It’s interesting to me that people have become so separated from their instincts. Days ago humans understood that wild animals are just that — wild. Our instincts told us to pay attention, to be aware of our surroundings, to carry protection, and to avoid potentially dangerous situations.
I’m not saying that this hiker did anything “wrong.” What I’m suggesting is that you be prepared and avoid a potentially life-threatening situation.
In all things you do in life, learn to connect with your instincts. Avoid aggressive humans and wild animals. Learn to protect yourself, and remember that black bears are not teddy bears.
Search underway for aggressive bear, bit woman as she hiked near Aspen Monday morning
ASPEN, Colo. – Colorado Parks and Wildlife officers are looking for an aggressive bear that bit a woman on the thigh as she and her husband hiked on the Hunter Creek Trail near Lone Pine Road in Aspen at approximately 9:15 this morning.
The woman reported that she and her husband were walking back to Aspen when they saw a bear walking toward them on the trail. The woman says they tried to give the bear space and stepped off the trail. As the bear walked by, she says it suddenly turned, charged and bit her before it ran off and disappeared from view.
According to investigating officers, the bite wound did not appear serious. CPW is not releasing the identity of the woman.
CPW officers have called in experts with the USDA’s Wildlife Services to assist with tracking the bear, described as light brown and weighing approximately 200-300 lb. As of Monday evening, the bear had not been located.
CPW officials say considering the attack occurred near Aspen, it is possible the bear may enter city limits before it is found. They urge all residents to be cautious.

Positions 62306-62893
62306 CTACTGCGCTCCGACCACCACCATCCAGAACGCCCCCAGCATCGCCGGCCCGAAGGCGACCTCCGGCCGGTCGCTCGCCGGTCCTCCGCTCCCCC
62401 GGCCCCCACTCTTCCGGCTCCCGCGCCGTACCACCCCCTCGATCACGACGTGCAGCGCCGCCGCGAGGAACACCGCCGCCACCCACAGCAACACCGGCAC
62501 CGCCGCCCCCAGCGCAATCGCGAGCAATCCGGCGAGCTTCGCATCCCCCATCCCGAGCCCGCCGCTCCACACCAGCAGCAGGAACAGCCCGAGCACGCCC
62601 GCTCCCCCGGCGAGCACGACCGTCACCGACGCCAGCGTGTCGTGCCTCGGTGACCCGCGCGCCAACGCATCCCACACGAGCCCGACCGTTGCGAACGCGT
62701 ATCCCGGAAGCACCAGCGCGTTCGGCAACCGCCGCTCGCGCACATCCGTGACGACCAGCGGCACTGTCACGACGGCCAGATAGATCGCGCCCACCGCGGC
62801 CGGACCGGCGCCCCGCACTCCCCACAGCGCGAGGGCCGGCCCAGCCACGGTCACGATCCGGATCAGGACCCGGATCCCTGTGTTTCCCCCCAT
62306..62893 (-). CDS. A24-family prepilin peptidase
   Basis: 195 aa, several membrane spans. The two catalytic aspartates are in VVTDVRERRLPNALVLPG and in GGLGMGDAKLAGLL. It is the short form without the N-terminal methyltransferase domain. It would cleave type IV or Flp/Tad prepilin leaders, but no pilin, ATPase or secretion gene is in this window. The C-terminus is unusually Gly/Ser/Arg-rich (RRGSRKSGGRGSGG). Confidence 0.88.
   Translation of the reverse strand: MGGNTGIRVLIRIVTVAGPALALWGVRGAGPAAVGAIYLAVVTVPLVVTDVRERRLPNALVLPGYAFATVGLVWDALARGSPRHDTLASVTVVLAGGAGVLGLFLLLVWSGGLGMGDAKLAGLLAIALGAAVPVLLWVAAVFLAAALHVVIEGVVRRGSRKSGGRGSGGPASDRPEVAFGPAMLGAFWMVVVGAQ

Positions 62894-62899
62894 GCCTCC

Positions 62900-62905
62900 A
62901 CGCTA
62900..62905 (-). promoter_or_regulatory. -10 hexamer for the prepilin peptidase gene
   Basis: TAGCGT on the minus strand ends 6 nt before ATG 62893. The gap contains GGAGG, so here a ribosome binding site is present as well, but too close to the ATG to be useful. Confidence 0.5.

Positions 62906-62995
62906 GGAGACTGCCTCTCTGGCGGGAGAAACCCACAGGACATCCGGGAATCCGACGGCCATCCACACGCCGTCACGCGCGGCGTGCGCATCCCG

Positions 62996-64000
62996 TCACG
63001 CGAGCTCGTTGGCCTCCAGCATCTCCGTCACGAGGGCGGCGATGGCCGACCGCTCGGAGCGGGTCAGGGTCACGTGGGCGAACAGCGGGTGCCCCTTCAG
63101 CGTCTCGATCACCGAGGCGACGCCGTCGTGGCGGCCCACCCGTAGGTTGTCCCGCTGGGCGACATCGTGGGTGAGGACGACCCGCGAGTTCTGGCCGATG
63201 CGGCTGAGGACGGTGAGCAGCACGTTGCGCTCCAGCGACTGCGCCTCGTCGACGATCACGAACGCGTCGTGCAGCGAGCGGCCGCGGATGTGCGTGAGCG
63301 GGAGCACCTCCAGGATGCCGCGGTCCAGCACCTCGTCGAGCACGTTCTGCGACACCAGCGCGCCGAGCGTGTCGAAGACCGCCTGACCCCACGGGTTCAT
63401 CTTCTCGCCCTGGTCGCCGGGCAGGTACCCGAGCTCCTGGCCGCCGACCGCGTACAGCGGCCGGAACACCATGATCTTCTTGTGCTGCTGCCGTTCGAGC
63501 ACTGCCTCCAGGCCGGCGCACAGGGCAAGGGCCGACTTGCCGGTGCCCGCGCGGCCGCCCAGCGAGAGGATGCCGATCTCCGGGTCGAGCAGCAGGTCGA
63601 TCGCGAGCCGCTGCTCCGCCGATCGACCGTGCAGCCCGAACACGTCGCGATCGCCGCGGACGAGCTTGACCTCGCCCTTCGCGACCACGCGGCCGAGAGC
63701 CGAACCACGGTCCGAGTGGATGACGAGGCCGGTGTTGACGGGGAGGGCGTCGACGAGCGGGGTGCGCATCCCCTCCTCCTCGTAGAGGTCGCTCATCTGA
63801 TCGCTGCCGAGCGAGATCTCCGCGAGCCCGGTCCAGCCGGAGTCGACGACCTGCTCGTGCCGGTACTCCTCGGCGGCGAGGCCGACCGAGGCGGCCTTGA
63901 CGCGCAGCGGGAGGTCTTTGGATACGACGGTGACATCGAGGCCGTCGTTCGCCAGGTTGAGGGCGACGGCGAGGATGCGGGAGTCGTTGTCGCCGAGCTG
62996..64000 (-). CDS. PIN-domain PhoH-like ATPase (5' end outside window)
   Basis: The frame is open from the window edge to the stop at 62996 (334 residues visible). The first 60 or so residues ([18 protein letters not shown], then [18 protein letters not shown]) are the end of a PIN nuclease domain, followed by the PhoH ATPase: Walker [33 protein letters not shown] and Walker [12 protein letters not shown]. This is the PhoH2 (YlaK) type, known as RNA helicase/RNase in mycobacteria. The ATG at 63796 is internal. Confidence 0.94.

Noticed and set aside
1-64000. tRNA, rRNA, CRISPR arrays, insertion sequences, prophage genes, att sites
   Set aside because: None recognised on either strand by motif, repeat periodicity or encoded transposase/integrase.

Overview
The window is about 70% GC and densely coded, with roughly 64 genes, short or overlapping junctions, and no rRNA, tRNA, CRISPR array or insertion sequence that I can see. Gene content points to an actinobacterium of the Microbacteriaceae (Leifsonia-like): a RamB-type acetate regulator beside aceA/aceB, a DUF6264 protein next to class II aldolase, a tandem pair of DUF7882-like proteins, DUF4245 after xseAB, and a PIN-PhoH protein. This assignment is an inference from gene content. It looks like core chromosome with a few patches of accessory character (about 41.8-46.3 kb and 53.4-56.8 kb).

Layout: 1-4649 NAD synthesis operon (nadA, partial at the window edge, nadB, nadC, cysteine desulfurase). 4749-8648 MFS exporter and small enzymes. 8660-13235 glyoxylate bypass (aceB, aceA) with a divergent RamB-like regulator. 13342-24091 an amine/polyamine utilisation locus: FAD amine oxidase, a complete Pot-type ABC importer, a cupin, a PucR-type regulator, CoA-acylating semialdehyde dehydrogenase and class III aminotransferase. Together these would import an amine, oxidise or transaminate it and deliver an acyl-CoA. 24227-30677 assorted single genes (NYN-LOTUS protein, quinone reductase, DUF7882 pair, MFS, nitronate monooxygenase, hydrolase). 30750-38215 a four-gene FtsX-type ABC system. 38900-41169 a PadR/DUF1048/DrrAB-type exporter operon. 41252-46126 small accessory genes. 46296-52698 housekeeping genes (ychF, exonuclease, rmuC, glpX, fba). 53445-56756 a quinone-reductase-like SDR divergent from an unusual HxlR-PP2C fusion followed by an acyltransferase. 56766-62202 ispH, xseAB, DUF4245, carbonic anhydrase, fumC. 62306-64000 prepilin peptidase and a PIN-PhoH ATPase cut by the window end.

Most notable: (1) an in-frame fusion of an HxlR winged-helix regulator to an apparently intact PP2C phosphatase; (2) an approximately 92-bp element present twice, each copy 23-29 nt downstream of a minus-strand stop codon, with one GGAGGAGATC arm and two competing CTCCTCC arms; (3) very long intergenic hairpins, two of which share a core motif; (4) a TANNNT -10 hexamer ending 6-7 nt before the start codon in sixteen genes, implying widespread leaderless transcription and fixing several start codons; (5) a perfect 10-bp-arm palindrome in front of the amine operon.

“This is an aggressive bear and by policy, we will put it down if found,” said CPW Officer Matt Yamashita.” But until we find it, the public should remember what to do if they see any bear. If it appears aggressive or shows no fear of humans, do not approach it. Haze it away by yelling or banging pots and pans, then call CPW or 911 immediately.”
Yamashita says bears usually stay away from people but if a bear has been fed or has lost its natural fear of humans, they can be extremely dangerous.
If you see a bear, CPW officials offer these basic tips:
- Do not run from a bear, stand your ground and talk firmly to the animal
- If it continues to approach, throw rocks and sticks, wave your arms and yell loudly
- If the bear attacks, fight back as aggressively as possible and do not stop until the bear runs off
“Fortunately, these incidents remain very rare,” said Yamashita. “But when people and bears interact, it can increase the possibility of a dangerous conflict. This woman was lucky that she was not seriously injured.”
The section of the Hunter Creek Trail up to the Lani White Trail remains closed until further notice while officers search for the bear. For more information about the closure, contact Pitkin County Open Space.
CPW will conduct a full necropsy on the animal if it is found.
For more information about bears in Colorado, including hiking in bear country, visit cpw.state.co.us/bears.
CPW is an enterprise agency, relying primarily on license sales, state parks fees and registration fees to support its operations, including 41 state parks and more than 350 wildlife areas covering approximately 900,000 acres, management of fishing and hunting, wildlife watching, camping, motorized and non-motorized trails, boating and outdoor education. CPW’s work contributes approximately $6 billion in total economic impact annually throughout Colorado.
Help me create better videos for YOU by showing your support at Patreon – https://www.patreon.com/MiaAnstine.
Advertisements on this site do not express or represent the opinion of MAC Outdoors or Mia Anstine. This article may include affiliate links.